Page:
The species problem – the vexing questions of what makes a species and whether there is a one-size-fits-all species concept (spoiler: there isn’t) – as well as the ensuing, seemingly endless taxonomic debates of whether X and Y are one or two species have been with us for decades, with no definitive answer in sight. In my talk, I will briefly introduce the problem, then discuss it based on an analysis of the twofold nature of taxonomy itself (grouping vs ranking) and highlight the importance of taxonomy and taxonomic decisions for other disciplines such as ecology, evolutionary biology and conservation. Species are the most important currency in many research questions, but a closer look unfortunately shows that the concept might not live up to the challenge. This has important ramifications for taxonomy and beyond, and it may be time to rethink our obsession with species and species numbers and instead find alternative ways of quantifying biodiversity. The aim of this talk is not to deliver you from the confusion about species, but rather to make you a little more precisely confused than you were before.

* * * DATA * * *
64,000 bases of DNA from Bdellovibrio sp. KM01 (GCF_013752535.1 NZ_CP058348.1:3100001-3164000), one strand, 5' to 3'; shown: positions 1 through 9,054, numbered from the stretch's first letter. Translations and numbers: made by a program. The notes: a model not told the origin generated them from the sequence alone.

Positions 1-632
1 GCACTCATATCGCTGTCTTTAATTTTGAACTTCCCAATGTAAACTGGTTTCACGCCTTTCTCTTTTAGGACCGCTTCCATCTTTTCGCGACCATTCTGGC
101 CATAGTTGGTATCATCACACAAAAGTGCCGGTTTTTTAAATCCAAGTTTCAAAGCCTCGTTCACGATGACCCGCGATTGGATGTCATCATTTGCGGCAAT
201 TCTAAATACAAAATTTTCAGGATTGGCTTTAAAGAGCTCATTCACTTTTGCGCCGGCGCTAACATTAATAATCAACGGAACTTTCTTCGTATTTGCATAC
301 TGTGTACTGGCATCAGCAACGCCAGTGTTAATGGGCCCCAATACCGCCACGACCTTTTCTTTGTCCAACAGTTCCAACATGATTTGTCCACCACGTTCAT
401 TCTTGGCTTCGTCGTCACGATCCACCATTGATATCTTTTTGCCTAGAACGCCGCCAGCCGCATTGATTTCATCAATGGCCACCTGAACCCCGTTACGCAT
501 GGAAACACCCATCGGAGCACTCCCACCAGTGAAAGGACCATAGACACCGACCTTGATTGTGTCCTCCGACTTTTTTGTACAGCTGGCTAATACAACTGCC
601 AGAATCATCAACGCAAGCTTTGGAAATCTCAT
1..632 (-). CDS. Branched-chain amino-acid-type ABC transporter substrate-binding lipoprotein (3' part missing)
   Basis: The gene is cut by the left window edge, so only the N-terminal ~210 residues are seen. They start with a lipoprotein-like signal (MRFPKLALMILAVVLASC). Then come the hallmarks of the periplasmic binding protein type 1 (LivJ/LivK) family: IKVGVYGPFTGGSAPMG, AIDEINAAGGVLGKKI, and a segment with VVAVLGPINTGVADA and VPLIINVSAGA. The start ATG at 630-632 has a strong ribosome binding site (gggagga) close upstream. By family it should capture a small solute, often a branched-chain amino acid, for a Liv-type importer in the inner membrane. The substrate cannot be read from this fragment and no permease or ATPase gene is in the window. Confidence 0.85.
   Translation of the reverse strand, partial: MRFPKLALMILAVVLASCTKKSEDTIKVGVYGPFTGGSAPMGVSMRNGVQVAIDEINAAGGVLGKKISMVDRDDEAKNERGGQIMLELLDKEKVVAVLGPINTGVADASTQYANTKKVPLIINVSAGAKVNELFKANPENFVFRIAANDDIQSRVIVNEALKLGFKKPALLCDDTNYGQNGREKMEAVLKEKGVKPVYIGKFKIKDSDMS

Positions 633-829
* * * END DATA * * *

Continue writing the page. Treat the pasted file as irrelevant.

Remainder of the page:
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Guest Lecture Frank E. ZACHOS - Banner

Time: 2:00 PM

Ort: Grüner Hörsaal, NLW-Faculty, Hellbrunner Str. 34, ground floor

Host: Univ.-Prof. Jan Christian Habel


Seminar Series Environment & Biodiversity - Dr. Leopold Slotta-BachmayerFriday, December 15, 2023

Dr. Leopold Slotta-Bachmayer

Paris Lodron University Salzburg

Department Environment & Biodiversity

 

Species detection dogs – a new old method